African Women Voices
Despite the apocalyptic economic crisis that plunged over the country, Greeks can still afford to pay for sex.
But with the risk of sexually transmitted diseases, the government has chosen to keep everyone safer by jailing prostitutes.
On July 25 the English newspaper “i”, published figures saying that in 2011 the number of HIV positive people in Greece raised of 57% compared to the previous year.
At first the government blamed drug addicted migrants. But that excuse didn’t hold. And in search of a scapegoat,
state doctors and police rounded up prostitutes across Athens and forced the women to take HIV tests. When dozens tested positive, retribution was swift and vindictive: police posted their names and photos online, before locking them up on hazy charges of causing bodily harm.
Next thing to happen former clients started ringing up Greek associations to know whether they had been infected, demonstrating they could benefit from a reliable sexual education.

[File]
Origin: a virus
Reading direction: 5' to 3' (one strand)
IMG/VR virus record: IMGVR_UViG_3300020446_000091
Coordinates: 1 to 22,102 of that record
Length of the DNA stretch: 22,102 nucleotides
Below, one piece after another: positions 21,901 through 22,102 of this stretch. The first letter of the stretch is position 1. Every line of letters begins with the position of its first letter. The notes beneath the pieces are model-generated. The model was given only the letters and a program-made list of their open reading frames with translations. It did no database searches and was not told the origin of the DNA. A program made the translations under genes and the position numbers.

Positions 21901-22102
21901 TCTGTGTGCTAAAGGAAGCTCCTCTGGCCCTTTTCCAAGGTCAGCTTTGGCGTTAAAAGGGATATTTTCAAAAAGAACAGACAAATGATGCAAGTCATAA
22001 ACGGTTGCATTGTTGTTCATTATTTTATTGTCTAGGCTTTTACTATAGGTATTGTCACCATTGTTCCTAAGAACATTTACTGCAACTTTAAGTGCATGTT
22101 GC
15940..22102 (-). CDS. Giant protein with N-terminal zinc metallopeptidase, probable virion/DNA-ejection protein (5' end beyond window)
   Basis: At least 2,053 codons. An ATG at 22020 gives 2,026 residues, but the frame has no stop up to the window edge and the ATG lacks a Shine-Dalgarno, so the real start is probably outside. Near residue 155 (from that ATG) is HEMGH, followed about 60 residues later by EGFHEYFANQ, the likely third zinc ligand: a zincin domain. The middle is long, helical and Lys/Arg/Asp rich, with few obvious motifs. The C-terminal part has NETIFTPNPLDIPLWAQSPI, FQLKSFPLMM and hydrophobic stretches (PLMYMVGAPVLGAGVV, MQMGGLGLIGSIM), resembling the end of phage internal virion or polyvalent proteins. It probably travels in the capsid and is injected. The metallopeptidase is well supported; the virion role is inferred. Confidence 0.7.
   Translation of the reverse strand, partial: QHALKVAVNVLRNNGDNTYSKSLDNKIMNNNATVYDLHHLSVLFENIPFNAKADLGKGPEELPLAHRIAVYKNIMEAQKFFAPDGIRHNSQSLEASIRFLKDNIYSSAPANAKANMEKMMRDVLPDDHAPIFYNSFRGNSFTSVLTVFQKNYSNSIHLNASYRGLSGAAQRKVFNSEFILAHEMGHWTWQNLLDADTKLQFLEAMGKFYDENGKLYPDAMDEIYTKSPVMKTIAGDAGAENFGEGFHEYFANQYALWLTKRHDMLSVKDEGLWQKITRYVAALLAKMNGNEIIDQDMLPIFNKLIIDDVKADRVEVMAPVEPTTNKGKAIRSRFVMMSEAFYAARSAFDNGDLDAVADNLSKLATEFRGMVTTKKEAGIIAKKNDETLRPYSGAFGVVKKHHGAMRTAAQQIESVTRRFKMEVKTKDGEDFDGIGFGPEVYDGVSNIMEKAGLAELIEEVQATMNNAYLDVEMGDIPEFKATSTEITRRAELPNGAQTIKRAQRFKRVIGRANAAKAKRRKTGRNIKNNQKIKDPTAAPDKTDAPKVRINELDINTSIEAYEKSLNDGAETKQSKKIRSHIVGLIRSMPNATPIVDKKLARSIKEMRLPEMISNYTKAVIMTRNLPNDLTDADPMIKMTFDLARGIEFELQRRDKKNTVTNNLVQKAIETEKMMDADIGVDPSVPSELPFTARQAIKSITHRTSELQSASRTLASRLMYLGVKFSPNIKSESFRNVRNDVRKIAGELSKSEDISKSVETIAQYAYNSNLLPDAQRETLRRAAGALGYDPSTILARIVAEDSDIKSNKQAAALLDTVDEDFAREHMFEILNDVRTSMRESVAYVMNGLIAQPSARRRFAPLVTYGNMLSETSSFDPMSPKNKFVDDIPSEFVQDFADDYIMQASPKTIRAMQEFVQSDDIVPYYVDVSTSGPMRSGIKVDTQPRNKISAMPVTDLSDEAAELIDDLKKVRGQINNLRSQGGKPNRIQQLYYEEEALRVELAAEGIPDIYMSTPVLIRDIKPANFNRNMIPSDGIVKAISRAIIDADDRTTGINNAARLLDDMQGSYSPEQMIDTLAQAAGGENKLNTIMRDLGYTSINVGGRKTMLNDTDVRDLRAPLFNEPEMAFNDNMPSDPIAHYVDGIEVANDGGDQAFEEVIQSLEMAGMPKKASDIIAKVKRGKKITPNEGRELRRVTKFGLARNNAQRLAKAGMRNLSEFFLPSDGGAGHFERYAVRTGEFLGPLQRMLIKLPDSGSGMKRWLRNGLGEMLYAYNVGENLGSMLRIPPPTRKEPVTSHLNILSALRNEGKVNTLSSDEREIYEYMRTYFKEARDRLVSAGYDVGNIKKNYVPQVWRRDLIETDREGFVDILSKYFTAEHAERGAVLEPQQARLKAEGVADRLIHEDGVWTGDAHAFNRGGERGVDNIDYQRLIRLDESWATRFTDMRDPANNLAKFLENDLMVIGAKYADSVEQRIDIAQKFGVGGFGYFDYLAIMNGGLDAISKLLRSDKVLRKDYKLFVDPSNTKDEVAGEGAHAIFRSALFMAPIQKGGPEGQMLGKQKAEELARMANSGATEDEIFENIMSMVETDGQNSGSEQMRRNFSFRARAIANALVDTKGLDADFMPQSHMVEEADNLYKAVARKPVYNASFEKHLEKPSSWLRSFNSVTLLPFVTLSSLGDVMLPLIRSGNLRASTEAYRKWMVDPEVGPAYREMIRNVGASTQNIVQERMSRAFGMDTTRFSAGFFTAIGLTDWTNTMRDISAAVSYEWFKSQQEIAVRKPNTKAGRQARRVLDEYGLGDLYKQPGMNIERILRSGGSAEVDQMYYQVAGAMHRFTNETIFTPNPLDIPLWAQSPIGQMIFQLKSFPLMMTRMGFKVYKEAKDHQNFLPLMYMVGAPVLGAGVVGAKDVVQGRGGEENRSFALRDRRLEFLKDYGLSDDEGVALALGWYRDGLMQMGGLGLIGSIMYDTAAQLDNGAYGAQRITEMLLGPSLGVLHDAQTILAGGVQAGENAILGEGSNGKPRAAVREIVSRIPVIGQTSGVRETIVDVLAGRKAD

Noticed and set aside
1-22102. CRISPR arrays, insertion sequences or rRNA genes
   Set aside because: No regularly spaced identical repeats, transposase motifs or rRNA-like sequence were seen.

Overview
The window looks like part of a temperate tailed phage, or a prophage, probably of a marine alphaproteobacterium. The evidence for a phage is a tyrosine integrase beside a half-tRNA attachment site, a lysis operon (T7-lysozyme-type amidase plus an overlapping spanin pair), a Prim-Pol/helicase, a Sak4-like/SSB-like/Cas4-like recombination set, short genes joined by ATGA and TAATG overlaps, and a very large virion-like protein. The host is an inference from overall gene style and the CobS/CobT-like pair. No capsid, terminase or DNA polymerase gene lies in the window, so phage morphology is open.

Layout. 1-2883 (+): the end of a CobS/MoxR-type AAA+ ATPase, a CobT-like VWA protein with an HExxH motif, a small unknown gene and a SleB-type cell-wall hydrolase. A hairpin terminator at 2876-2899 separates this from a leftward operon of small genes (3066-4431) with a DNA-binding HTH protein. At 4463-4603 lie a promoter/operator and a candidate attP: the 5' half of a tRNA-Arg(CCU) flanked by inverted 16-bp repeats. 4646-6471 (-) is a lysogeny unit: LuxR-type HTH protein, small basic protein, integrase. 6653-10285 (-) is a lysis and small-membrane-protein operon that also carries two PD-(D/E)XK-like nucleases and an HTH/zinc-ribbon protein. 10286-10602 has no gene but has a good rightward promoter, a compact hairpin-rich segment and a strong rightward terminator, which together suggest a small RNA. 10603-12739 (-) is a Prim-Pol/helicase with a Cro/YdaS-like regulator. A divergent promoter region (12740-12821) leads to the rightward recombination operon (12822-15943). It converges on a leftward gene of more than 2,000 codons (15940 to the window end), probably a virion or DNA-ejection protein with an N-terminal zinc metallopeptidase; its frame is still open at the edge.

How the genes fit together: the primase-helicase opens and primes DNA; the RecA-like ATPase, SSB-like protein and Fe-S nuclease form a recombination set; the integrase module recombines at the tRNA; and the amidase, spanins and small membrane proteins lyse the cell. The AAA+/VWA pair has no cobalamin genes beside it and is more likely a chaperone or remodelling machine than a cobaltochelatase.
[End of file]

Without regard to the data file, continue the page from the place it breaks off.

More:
The decision of incarcerating Athens prostitutes not only has a bitterly ironic taste but it’s also tainted with a generous dose of discrimination.
Blaming prostitutes for spreading HIV in the country is not different from saying that because they are “promiscuous” they are the nest where the virus is laying its eggs. Which reechoed an ancient stereotype based on which only homosexuals were having AIDS.
In 2009 out of 8,800 HIV positive Greeks, only 2,700 were women. One of the reasons why men are more afflicted by the virus seems to be a less careful attitude during the intercourse.
Data from the UN AIDS shows that boys under 15 are less likely to use a condom while having sex. And men between 15 and 19 years old are at higher risk to contract the virus.
The Greek government spent almost 100 million euro in 2008 for HIV related fundings. Almost all the money went to care and treatments. Very few was left for prevention.